We studied the feasibility of a novel approach to localize breast cancer susceptibility genes, using a low-density genome-wide panel of single-nucleotide polymorphisms and taking advantage of large regions of linkage disequilibrium (LD) flanking Jewish disease genes in high-risk cases. With Affymetrix GeneChip arrays, we genotyped 8,576 polymorphisms in three sets of Ashkenazi Jewish breast cancer cases: a "validation" set of 27 breast cancer cases, all of whom carried the BRCA2*6174delT founder mutation; a "field" set of 19 breast cancer cases from male breast cancer kindreds, which simulated conditions for finding new genes; and a "test" set of 57 probands from breast cancer kindreds (4 or more cases/kindred), in which mutations in BRCA1 and BRCA2 had been excluded. To identify associations, we compared the frequency of genotypes and haplotypes in cases vs. controls by the Fisher's exact test and a maximum likelihood ratio test. In the "validation" set, we demonstrated the presence of a region of linkage disequilibrium on BRCA2*6174delT chromosomes that spanned over 5 million bases. In the "field" set, we showed that this large region of linkage disequilibrium flanking BRCA2 was detectable despite the presence of heterogeneity in the sample set. Finally, in the "test" set, at least three regions of interest emerged that could contain novel breast cancer genes, one of which had been identified previously by linkage analysis. While these results demonstrate the feasibility of genome-wide association strategies, further application of this approach will critically depend on optimizing the density and distribution of SNPs and the size and type of study design.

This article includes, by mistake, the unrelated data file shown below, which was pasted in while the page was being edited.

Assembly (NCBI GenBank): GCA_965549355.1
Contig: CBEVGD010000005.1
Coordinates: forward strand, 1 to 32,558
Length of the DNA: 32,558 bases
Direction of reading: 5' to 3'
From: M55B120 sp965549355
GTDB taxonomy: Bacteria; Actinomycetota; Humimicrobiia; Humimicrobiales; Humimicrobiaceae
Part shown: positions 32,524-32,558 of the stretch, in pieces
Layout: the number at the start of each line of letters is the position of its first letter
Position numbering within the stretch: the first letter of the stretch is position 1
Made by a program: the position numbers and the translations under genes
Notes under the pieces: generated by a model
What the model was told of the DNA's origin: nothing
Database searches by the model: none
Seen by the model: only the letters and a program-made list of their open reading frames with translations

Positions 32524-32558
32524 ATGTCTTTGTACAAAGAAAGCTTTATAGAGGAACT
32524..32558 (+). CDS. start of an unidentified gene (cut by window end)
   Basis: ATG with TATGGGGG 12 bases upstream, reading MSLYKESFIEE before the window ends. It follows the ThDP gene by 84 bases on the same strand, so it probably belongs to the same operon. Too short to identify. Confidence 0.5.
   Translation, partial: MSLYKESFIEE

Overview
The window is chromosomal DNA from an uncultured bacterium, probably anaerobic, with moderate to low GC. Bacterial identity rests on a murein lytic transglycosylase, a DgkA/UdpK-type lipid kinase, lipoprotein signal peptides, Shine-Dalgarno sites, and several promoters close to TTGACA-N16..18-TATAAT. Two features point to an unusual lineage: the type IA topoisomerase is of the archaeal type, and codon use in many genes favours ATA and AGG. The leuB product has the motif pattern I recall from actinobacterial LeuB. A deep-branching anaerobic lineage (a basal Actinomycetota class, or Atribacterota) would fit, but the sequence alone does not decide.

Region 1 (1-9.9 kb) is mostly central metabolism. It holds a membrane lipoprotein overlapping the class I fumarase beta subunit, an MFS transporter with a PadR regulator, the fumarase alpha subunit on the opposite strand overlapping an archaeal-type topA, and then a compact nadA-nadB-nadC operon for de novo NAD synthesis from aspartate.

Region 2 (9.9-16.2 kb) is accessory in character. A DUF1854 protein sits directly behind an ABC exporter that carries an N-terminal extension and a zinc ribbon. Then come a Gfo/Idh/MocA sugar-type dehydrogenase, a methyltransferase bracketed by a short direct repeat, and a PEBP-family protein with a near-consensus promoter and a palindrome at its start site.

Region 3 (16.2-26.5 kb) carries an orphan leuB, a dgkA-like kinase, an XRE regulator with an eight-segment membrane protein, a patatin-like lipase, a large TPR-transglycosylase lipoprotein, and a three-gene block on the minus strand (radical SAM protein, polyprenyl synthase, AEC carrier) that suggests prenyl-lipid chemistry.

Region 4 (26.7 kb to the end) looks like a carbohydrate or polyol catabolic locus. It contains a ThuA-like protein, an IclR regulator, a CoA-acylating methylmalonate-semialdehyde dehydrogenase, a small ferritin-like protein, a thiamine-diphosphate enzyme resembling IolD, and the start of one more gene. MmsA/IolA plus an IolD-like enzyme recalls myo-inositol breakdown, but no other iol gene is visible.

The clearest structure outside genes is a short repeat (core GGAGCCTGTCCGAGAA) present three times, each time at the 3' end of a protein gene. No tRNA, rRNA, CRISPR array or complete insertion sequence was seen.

- Breast cancer
- Linkage disequilibrium mapping
- Single-nucleotide polymorphism
ASJC Scopus subject areas